Last to arrive was Rod's elephant, Satheep, with Real Mahout Sak. The elephants and mahouts proved to fit us quite well. Pavan's mahout was very careful and attentive and her elephant was pretty calm. Rod's mahout was much less attentive, leaving Rod and the Elephant to sort matters out more often. Rod's elephant was a young male who seemed a bit more willful than Boon-mee so at times a stubbornness contest between the two ensued when decisions such as whether to turn left vs. stop to eat bushes came up.

Once the elephant arrived it was immediately time to try being a mahout. The first challenge was boarding; even kneeling an elephant is fairly high off the ground!

The first ride on an elephant can be taxing. One tends to instinctively tense up and this makes riding far more difficult. A relaxed, easy-swaying, stance is much more effective. As the elephant walks its shoulders shift in a fashion that unavoidably grinds the inner thighs of the rider. This too is worse when tense so the first ride left us a little sore. After the first ride (perhaps to ensure the student is attentive?) you get sat down for a conversation about commands and general riding in a training area with a little dirt track circuit that is used to practice on. At this point a card with a number of basic commands on it is issued along with a smaller one giving some basic information about your elephant and its mahouts.

After review it is time to apply what you've learned ... or so you might initially think. Elephants are boarded and ridden in a circle (via turn commands, etc) at the training circuit. However, the elephants are 90% just following their Real Mahout; if the student rider tries to go any direction but "towards Real Mahout", who is typically walking ahead of you at this point, the elephant pretty well ignores you. Riding the elephant is awesome anyway.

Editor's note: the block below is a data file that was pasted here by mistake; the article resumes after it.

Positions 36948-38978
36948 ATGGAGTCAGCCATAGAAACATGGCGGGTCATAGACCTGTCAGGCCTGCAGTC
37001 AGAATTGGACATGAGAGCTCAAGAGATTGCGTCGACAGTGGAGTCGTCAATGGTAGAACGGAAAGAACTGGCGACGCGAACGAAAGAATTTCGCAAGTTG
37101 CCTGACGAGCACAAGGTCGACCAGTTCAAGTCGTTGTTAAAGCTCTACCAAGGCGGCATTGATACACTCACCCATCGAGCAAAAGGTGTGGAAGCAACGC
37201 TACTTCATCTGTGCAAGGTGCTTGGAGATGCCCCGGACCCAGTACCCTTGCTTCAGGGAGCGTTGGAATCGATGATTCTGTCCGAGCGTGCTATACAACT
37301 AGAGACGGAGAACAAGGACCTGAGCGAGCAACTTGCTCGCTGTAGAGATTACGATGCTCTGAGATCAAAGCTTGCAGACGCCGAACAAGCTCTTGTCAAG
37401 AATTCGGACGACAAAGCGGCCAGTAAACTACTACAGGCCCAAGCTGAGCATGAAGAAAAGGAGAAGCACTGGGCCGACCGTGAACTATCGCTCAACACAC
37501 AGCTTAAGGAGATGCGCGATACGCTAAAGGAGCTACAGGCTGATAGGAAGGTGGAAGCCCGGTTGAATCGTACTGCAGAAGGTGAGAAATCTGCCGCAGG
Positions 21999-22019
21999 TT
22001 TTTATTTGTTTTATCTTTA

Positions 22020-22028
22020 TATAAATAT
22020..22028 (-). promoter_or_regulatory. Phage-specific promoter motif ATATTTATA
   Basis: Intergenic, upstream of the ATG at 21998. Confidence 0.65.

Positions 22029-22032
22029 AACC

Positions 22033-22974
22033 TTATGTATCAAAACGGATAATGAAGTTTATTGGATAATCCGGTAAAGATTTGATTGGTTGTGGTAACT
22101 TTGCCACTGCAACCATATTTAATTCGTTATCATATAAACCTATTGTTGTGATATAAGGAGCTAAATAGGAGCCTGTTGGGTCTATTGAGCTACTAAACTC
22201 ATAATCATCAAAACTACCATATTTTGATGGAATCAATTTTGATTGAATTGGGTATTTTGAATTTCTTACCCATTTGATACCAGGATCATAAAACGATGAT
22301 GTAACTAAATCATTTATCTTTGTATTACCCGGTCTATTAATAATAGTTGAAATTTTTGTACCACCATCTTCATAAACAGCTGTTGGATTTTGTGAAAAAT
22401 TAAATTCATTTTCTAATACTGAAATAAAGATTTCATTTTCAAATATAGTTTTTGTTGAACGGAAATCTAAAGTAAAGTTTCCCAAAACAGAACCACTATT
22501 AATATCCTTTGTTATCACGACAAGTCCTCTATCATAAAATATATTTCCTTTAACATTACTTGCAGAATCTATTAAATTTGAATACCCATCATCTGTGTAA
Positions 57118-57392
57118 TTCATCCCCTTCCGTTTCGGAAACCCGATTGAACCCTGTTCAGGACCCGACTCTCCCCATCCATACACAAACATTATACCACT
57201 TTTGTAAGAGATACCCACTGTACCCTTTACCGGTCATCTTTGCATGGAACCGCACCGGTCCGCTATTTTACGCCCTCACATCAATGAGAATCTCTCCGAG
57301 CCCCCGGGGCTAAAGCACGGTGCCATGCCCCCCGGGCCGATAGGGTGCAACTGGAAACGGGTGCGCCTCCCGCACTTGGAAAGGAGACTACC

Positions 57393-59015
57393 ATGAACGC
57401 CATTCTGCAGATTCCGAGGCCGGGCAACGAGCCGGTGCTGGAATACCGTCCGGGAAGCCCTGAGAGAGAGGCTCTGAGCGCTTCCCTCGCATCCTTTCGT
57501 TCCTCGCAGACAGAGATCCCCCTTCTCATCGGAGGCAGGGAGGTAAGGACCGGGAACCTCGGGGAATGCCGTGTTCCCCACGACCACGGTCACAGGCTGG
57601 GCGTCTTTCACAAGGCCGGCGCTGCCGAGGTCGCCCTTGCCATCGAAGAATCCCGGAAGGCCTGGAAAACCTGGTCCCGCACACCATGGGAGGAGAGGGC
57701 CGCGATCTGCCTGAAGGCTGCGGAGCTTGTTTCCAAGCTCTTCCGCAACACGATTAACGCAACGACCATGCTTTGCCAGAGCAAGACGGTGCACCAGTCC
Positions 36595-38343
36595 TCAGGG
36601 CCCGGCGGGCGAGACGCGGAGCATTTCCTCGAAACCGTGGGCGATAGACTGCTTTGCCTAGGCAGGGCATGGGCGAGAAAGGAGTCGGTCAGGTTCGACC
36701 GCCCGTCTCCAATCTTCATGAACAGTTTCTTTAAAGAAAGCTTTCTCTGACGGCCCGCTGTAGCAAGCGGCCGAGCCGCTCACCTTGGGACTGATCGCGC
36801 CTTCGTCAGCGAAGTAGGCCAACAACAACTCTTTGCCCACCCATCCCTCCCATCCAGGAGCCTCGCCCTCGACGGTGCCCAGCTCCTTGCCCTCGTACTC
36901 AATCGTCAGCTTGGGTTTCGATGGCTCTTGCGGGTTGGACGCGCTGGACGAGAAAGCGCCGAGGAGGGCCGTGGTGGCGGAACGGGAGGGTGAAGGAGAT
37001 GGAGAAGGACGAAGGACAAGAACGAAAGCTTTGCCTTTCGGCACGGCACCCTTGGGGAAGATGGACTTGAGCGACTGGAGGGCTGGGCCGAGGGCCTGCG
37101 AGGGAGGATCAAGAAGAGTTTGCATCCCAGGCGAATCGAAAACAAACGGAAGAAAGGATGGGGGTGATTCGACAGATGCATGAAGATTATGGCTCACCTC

Elephants support boarding from the side via leg-ladder.

Elephants can also be laid down on their side, then mounted, then ordered to stand. This is rather exciting the first time you try it, particularly if you are not aware the Real Mahout is about to order the elephant to stand when you board on the ground.

After a few more sort-of-in-charge circuits around the training area we rode out and into a nearby field to graze the elephants.

A little grazing time/steering practice later and we were ready for complex maneuvers in formation.

It's hot in Thailand and (as previously noted) elephants are self-cooling. Everything else in the area, including mahouts, cools as well.

What better way to de-elephant than by having the elephant lower it's head so you can hop off directly over the front?

That ended our first day of elephant riding. One more full (very full; stuff from day 3 was shuffled onto the end of day 2) day to go, then a quick morning elephant ride the next morning, then an early departure by taxi for the airport to head for India on February 6th!!

1 comment:

Anonymous said...

I can't believe we were with the elephants. I had spent so much time thinking and dreaming about what it would be like, and I finally did it. When I think I have forgotten, I look at the pictures and I remember Boon-Mee; the first elephant I ever fell in love with. I hope I will be able to see you again and give you more kissess and love.